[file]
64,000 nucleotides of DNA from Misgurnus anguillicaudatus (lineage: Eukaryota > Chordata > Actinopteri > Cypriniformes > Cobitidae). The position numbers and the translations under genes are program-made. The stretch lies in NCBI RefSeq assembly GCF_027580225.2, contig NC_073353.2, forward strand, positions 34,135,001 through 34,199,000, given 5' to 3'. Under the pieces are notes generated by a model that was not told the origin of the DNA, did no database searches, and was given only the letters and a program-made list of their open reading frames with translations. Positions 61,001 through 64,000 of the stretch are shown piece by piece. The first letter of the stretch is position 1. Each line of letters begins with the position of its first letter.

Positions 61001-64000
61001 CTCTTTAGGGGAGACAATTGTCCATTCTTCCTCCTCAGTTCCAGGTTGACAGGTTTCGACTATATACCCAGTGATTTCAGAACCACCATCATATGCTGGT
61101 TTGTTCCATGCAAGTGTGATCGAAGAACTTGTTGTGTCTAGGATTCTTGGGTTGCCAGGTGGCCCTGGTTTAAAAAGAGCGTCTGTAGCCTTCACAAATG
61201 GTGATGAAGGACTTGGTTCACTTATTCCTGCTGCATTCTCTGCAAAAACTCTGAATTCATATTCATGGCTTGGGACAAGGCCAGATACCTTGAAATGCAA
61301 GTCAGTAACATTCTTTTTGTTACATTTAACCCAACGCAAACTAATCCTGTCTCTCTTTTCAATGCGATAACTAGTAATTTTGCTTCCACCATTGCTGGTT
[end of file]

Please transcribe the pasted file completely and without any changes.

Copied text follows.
64,000 nucleotides of DNA from Misgurnus anguillicaudatus (lineage: Eukaryota > Chordata > Actinopteri > Cypriniformes > Cobitidae). The position numbers and the translations under genes are program-made. The stretch lies in NCBI RefSeq assembly GCF_027580225.2, contig NC_073353.2, forward strand, positions 34,135,001 through 34,199,000, given 5' to 3'. Under the pieces are notes generated by a model that was not told the origin of the DNA, did no database searches, and was given only the letters and a program-made list of their open reading frames with translations. Positions 61,001 through 64,000 of the stretch are shown piece by piece. The first letter of the stretch is position 1. Each line of letters begins with the position of its first letter.

Positions 61001-64000
61001 CTCTTTAGGGGAGACAATTGTCCATTCTTCCTCCTCAGTTCCAGGTTGACAGGTTTCGACTATATACCCAGTGATTTCAGAACCACCATCATATGCTGGT
61101 TTGTTCCATGCAAGTGTGATCGAAGAACTTGTTGTGTCTAGGATTCTTGGGTTGCCAGGTGGCCCTGGTTTAAAAAGAGCGTCTGTAGCCTTCACAAATG
61201 GTGATGAAGGACTTGGTTCACTTATTCCTGCTGCATTCTCTGCAAAAACTCTGAATTCATATTCATGGCTTGGGACAAGGCCAGATACCTTGAAATGCAA
61301 GTCAGTAACATTCTTTTTGTTACATTTAACCCAACGCAAACTAATCCTGTCTCTCTTTTCAATGCGATAACTAGTAATTTTGCTTCCACCATTGCTGGTT